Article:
Do’s and don’ts of a good application

The environmental sector is competitive, with lots of applicants for every vacancy. Getting your application right is all important. With this in mind we contacted some of the recruiters who advertise with us regularly and have put together some tips on how to land your perfect environmental job.

Passion will get you so far but good punctuation might get your foot in the door.


  • Do read the job advert and job description – properly. You won’t make the first cut if it’s obvious you don’t really understand what the role is about. Enthusiasm coupled with an understanding of what the job entails will go a long way.
  • Do respond to each part of the person specification. Don’t get lazy! Recruiters know when you’ve missed a bit, so if you were thinking they won’t notice…
  • Do give specific and relevant examples of your experience and how you meet the criteria. It’s not enough to say you’re good at campaigning if you can’t name a campaign you’ve worked on.
  • Do follow the ‘how to apply’ procedure. Sending your CV and cover letter when only an application form is accepted won’t get you an interview.
  • Do give the organisation a call if you’re not sure about something (except when the application pack says not to!). Often a conversation before you send in your application will make those amazing communication skills seem more believable.
  • Do inject your application with a bit of personality. Sound human: a little about you, what drives you and what you do beyond your professional life will help you stand out from the rest.
  • Do promote yourself and your passion for the environment. Without making stuff up or being too ‘gushy’, make it known that you think you’re worth the job and that you really want to do it – back it up with reasons and relate them to what the organisation does.
  • Do prepare some responses to stock interview questions. What are your strengths/weaknesses? How do you manage your time? How do you handle criticism?


  • Don’t forget to attach all the relevant documents to your application.
  • Don’t spell the name of the organisation or contact person, or the job title, incorrectly. This happens quite a lot!
  • Don’t send an application off without checking it for spelling, punctuation and grammar. Use your spell checker and ask someone else to check it for you too.
  • Don’t send out blanket applications or make your application too long. Tailor your letter and CV to the role and the organisation – try to keep cover letters to one/two sides of A4, CVs to two, but don’t be afraid to use the extra space on the application form.
  • Don’t be put off if you don’t have all of the skills asked for – yet. It might be that you have something extra to bring. Don’t try to twist your experience to fit the specification, but do highlight where you show you’ve got initiative and the enthusiasm to learn.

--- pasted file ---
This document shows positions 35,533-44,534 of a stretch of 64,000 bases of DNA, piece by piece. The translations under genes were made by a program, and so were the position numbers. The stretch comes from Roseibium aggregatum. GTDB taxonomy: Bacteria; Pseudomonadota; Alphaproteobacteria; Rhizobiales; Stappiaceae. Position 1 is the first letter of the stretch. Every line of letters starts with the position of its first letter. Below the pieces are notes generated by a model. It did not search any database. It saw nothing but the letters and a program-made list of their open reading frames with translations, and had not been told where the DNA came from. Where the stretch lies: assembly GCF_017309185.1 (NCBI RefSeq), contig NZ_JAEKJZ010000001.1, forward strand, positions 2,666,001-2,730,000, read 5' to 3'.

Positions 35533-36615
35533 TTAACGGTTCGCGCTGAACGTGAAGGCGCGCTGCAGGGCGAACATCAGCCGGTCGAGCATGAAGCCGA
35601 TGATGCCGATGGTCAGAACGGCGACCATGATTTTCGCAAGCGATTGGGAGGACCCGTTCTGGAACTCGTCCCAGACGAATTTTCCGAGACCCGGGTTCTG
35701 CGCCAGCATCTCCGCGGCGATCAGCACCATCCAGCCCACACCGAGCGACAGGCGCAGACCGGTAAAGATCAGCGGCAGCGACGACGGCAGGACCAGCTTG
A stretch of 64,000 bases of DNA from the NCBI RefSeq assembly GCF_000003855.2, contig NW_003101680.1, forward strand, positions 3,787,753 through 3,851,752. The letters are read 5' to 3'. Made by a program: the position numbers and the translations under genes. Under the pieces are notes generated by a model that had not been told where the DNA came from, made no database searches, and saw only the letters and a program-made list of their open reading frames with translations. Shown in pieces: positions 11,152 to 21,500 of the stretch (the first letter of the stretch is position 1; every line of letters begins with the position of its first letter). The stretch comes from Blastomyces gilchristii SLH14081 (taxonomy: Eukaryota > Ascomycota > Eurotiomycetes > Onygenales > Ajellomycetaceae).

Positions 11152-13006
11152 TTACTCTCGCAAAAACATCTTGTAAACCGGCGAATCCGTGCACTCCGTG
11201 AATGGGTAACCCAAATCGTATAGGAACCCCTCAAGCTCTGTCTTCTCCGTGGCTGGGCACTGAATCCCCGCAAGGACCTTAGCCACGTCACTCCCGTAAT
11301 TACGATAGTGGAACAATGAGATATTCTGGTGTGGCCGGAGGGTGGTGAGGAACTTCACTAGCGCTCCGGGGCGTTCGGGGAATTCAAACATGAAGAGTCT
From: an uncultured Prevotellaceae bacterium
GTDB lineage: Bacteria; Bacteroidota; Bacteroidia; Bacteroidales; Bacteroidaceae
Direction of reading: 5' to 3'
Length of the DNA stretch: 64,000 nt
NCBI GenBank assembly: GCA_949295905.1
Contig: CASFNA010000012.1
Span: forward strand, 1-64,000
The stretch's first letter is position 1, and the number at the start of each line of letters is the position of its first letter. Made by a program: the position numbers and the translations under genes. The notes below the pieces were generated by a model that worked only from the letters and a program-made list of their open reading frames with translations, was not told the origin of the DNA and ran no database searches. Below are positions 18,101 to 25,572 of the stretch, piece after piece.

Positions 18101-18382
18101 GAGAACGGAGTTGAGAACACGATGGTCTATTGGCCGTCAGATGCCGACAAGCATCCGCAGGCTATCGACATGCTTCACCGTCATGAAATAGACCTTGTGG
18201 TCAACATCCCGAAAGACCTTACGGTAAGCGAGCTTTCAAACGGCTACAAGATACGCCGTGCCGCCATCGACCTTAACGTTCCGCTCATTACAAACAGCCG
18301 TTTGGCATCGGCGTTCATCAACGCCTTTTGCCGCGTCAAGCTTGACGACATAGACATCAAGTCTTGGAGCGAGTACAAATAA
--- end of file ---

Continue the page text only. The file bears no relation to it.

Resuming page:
• Don’t forget to respond quickly to confirm an offer of an interview. No reply and they might give your slot to someone else.
  • Don’t go into the interview without doing your research. Get to know what the organisation does beyond the job you’re going for, understand how you’d fit into the grand scheme and how you’d work with others. It’s also worth preparing a few questions to ask your interviewers.
  • Don’t rush your answers in the interview. If you need to hear the question again, just ask – make sure you understand and answer the whole question, avoid leaping on a couple of key words. It’s OK to take your time!

In their own words

  • “People can make their application forms very long, describing everything they have done. Some of it isn’t necessary so they would do better by being more concise in what experience they show.” - Michelle Beckett, The Bat Conservation Trust

  • “Where there is a person specification, candidates need to demonstrate, point for point, with examples, where they meet those requirements. For example, not just say: ‘I am well organised’, but say instead: ‘In my job role as xxx I organised my own workload using Outlook task and to do lists.’” - Christine Nixon, RSPB

  • “As a conservation charity, conservation experience is obviously important, but it depends on the position. We recently recruited for an Events Manager and in this case conservation interest was an added bonus rather than a requirement – we would always hire someone with events experience over someone just with a huge conservation interest.” - Cath Lawson, Save the Rhino International

  • “We get sent random speculative CVs without cover letters. This won’t get you anywhere as it’s just spamming really, however, if you send a speculative CV with a good cover letter saying why this is the place for you we are more likely to keep your details on file – a formal application to an advertised post is always later required.” - Peter Bennett, BioRegional

  • “In the interview we’re looking for a two-way conversation.” - HR Team, WWT